The centralizing, rationalizing thrust of the League mission was perhaps best expressed in its proposal for a nationwide Employment Bureau for Intellectual and Technical Workers. It aimed to place university graduates in positions where they could "best serve the nation…[while supplying] the Chinese central and provincial administrations, as well as public and private undertakings in the country, with the qualified technical persons required." The bureau would have branch offices in Geneva and the United States coordinating the technical studies of Chinese abroad with their future careers in China. Such a comprehensive bureau never materialized, but the "nationalization" of job placement in specific disciplines would begin in the early years of the war.
More immediately influential were League proposals for a fundamental reform of Chinese higher education to meet the needs of economic development. This was the work of the League program on International Intellectual Cooperation, which had been founded with the noble goal of promoting peace by creating a "universal conscience" through the international exchange of scholars. It was a hard-boiled group, however, that the League dispatched to China in 1931, at the outset of its technical assistance program, to propose (as its two-hundred-page report was titled) The Reorganization of Education in China.
This "Becker Commission," named for its leader, the former Prussian minister of education C. H. Becker, decried the "alarming consequences of the excessive influence of the American model on Chinese education," by which was meant, above all, the then-prevalent curriculum of electives and "credits," which enhanced general education at the expense of specialized knowledge, and the organization of faculty in departments and colleges, which worked against centralization and oversight. Although arguing against vulgar utilitarianism in education, the report was harshly critical of the lack of central planning for China's hybrid system of public and private, Chinese and foreign, colleges and universities.
Many of the commission's recommendations were adopted over the next three years. Chen Guofu, one of the formulators of Guomindang cultural policy, went even further in proposing in 1932 that in order to "train talent to meet society's needs," China's universities should stop admitting students of the humanities and law for a decade. Serious (if not quite so drastic) reform began that same year under Chen's political protégé, Dr. Zhu Jiahua, who was named minister of education. A German-trained geologist long active in Nationalist developmental policy, Zhu brought to his office both strong scientific and political credentials; he began a restructuring of higher education away from the humanities and social sciences—in which enrollment began to be limited—in favor of science, engineering, and, at the secondary level, vocational training. The 1929 organizational law for Chinese higher education had already required that each university have a school of science, engineering, medicine, or agriculture. Government financial support for these areas now increased markedly. Engineering programs at Jiaotong, National Central, and Qinghua Universities, to name the most prominent, were bolstered in areas of existing strength—civil and mechanical engineering—and supported in the expansion of programs in chemical and electrical engineering. From 1931 to 1936, the percentage of students in fields of science and engineering doubled in government-funded institutions. For the decade as a whole (including the early war years) engineering enrollment trebled. In the same period, the numbers of students enrolled in the arts fell by one-third, and those in law and political science by one-half. These curricular priorities were extended beyond the state sector to private and missionary colleges through a process of regulation and registration that had begun in 1929 but was more consistently enforced after 1932. As Wang Shijie, the former chancellor of Wuhan University who succeeded Zhu as minister of education, would argue, knowledge was to be "harnessed to produce results in connection with the economic development of the country."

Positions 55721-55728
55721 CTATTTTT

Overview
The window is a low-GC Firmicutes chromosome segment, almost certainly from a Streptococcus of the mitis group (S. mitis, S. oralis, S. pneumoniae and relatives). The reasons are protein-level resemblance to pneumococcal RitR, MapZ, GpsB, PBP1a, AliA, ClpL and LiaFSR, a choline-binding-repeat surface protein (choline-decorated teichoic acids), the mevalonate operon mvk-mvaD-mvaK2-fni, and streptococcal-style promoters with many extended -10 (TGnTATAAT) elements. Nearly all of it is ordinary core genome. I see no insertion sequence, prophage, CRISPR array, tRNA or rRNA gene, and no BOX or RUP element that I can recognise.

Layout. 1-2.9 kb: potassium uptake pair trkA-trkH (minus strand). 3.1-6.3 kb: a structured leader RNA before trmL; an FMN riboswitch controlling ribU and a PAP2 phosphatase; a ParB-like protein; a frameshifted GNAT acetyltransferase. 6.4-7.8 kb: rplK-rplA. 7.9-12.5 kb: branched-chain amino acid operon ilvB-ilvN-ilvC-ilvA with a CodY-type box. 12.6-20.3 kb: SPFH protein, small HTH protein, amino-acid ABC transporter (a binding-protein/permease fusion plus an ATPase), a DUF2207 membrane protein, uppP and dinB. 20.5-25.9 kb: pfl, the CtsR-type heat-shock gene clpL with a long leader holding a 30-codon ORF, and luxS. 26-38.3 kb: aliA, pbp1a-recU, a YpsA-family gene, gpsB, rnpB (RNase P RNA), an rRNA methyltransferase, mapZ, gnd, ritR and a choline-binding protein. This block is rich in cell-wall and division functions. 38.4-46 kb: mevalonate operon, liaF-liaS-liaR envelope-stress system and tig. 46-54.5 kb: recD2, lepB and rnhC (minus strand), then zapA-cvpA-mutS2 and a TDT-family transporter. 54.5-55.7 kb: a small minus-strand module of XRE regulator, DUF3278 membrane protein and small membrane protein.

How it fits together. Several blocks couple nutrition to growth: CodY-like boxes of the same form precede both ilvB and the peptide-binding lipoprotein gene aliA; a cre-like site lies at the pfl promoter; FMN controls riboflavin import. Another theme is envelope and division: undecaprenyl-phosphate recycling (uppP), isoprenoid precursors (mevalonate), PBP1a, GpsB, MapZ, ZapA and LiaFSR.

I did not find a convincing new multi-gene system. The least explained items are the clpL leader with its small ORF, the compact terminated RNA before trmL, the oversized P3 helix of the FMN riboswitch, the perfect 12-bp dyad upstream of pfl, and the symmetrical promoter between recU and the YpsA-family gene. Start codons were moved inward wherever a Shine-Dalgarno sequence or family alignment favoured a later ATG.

The League's influence, like its work in China, was spread over the many different areas in which its Technical Advisory Mission was active. League engineers and funds were focused on specific projects of manageable scale. Their efforts had none of the pretense and grandeur of Sun Yatsen's plan. Never was there articulated a developmental philosophy behind all their activities. There was, however,
In the end all the League could offer was advice, which the Chinese government could give material form in projects of dam and road construction. The road-building enterprise, ultimately one of the signal material achievements of the Nationalist regime, was predicated on further assumptions regarding China's industrial development, among them—as Sun Yatsen had urged—the creation of a domestic automobile industry. This would be the role of the state-owned China Automobile Manufacturing Company (Zhongguo qiche zhizao gongsi), which began as an assembly operation of diesel trucks on a Daimler-Benz model. To knit China together where roads and railroads could not go would be the task of civil aviation, which by the end of the Nanjing decade, through official joint ventures with Pan American and Lufthansa, would connect China's major cities on regular schedules. Airplanes for these routes were ultimately to have been made in China, by another Sino-foreign joint venture, the China Air Materials Construction Company (Zhongguo hangkong qicai zhizao gongsi). To give China the capacity to produce its own industries, machines, and tools on a world-class scale was the aim of still more ambitious joint ventures: to build a Central Steel Works, a Central Machine Works, and indeed an entire "new industrial center" of state-owned firms in central China. These were to be the driving forces of what by the mid-1930s was increasingly called a "controlled" (tongzhi) economy. All this ambition was in the true spirit of Sun Yatsen. To manage it, however, required a rather different kind of government official than he could have imagined.